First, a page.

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Penguin Guide, January 2009

The following performance from the Bournemouth Symphony Orchestra under Paul Daniel matches Davis’s earlier performance, and the leaner sound of the Bournemouth orchestra brings out the originality more, while the Naxos price gave this disc, with its first-rate sound, a competitive edge.

Harriet Smith
BBC Music Magazine, November 2002

"The Bournemouth Symphony Orchestra and Paul Daniel on Naxos have built on Payne's achievement and demonstrate convincingly that here is a work that can take a variety of interpretative approaches, revealing different facets of this endlessly fascinating work. And the fact that this recording has a further advantage of a budget price-tag is testament to the huge interest this work has generated."

Marc Mandel
Fanfare, November 2000

Paul Daniel’s traversal of Payne’s reconstruction with the Bournemouth Symphony Orchestra is an engrossing, visionary addition to the Elgar discography, with excellent liner notes to complement the stunning performance.

Ian Lace
Fanfare, November 2000

The huge success of the Elgar/Payne Symphony No. 3 has spread worldwide…what an exiting reading it was, with a first movement that had more attack and bite than the earlier Davis NMC recording and a warmer yet equally moving third movement… © 2000 Fanfare Read complete review on Fanfare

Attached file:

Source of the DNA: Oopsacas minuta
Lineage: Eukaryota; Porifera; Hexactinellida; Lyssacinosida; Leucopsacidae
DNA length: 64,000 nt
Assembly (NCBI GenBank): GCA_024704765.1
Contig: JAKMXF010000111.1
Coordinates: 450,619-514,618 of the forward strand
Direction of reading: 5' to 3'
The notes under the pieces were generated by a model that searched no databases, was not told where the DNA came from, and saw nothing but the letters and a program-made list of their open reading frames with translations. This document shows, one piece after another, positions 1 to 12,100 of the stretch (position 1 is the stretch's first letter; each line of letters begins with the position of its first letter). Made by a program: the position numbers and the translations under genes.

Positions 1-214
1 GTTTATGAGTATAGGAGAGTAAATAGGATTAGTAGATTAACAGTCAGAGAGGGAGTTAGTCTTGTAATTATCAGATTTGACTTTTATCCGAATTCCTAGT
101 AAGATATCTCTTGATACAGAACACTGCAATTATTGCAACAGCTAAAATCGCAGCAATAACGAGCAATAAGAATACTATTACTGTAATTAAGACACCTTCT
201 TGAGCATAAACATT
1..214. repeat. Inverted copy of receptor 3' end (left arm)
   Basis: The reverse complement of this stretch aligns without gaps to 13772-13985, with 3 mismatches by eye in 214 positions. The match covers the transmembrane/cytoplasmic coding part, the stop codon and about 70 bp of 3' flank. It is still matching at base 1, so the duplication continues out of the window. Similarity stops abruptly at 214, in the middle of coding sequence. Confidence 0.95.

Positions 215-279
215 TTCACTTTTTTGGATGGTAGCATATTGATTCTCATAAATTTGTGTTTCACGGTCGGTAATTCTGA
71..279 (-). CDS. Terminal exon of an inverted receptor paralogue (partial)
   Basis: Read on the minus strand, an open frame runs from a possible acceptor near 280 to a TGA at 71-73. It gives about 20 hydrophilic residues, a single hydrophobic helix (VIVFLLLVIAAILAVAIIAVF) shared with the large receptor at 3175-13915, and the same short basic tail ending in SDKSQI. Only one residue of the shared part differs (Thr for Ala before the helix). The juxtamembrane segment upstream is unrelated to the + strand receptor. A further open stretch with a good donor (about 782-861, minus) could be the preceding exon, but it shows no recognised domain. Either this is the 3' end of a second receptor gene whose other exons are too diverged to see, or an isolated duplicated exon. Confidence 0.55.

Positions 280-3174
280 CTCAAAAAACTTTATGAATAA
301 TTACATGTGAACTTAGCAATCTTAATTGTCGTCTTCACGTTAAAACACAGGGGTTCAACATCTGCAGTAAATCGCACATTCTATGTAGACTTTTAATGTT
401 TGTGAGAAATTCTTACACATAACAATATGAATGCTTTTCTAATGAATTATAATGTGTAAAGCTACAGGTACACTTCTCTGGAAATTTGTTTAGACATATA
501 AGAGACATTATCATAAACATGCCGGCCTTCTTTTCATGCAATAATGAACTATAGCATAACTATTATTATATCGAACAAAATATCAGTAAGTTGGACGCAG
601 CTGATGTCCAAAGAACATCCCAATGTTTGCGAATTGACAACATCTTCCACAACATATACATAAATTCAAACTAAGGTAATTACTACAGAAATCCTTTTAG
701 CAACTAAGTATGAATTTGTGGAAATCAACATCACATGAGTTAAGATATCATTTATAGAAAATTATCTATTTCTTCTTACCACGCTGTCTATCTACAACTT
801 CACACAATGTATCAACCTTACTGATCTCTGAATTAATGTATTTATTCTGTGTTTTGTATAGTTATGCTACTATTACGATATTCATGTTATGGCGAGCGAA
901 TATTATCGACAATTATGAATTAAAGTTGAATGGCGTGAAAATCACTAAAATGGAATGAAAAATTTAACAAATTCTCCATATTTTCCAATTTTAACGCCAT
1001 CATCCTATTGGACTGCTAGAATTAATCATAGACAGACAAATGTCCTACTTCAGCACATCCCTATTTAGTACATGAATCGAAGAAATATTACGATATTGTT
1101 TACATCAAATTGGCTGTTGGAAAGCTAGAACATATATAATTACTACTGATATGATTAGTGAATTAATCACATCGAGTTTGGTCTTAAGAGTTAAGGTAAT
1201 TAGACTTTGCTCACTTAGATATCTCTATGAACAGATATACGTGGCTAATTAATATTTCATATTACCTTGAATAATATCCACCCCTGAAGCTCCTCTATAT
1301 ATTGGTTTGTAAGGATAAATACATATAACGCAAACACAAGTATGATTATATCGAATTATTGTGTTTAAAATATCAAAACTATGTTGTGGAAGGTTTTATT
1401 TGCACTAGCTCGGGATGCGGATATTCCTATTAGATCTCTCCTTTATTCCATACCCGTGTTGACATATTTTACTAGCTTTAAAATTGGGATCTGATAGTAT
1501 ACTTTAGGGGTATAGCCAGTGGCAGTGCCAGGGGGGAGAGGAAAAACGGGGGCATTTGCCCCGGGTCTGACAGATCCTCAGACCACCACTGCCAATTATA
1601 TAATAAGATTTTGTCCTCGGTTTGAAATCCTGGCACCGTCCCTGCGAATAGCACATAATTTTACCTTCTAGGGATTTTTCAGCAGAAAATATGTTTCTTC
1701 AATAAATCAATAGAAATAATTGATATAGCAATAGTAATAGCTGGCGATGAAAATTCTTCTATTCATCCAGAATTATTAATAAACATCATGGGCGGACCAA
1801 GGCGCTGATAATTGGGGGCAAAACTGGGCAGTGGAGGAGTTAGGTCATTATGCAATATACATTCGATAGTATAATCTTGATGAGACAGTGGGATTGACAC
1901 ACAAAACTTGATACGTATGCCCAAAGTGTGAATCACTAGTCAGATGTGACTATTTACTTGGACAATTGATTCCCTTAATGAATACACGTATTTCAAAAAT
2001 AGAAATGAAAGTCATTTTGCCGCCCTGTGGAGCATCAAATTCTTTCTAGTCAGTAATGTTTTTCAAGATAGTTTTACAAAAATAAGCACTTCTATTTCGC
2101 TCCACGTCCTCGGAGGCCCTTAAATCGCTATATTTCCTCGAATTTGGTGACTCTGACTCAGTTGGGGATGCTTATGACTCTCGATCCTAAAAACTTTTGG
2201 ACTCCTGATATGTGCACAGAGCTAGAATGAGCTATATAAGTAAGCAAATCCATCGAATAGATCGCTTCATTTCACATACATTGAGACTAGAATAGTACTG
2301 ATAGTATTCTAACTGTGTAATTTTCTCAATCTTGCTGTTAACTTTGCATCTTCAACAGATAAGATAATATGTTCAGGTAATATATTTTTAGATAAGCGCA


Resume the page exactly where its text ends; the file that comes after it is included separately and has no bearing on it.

Bernard Jacobson
Fanfare, October 2000

"I have not previously encountered the work of conductor Paul Daniel in any comparably ambitious repertoire, and I must say that his leadership here is deeply impressive. As early as the transition to the subordinate theme at measure 26 of the first movement, it becomes clear that he is a more interventionist conductor than Davis, for he takes a much more expansive view of the connotations of Elgar's 'poco rit.' marking. But far from losing unity as a result of his often generous nuances, the symphony as a whole seems to gain in stature and conviction. Nowhere is this more striking than in the Scherzo, which is not merely more briskly paced by Daniel (timing out at 8:26 in contrast to Davis's 9:40), but emerges thrillingly dramatic, and thus more of a piece with the expressive intensity of the entire work. The finale too, which contains the largest proportion of creative contributions from Payne and yet paradoxically sounds the most Elgarian of the four movements, is irresistible in its forward drive and in the unmistakable Elgar combination of aspiration and regret enshrined in the unforgettable second theme.

"No one is going to forget the service Davis-now Sir Andrew-has done the composer with his championship of this noble posthumous work, and with a number of other admirable recordings. But Paul Daniel's new offering must now take first place-at least until something even finer appears, which may, I suspect, not happen soon."

Roger Hecht
American Record Guide, August 2000

"Those who like a more energetic and dramatic Elgar will like Daniel. …[He] allows the music to sing and flow so that the movement hangs together, floating from section to section with airiness, grace, and mystery. His searching reveals the nooks and crannies in this music…[and] makes sense of a movement I once found puzzling."

Bob Crimeen
Sunday Herald Sun (Australia), July 2000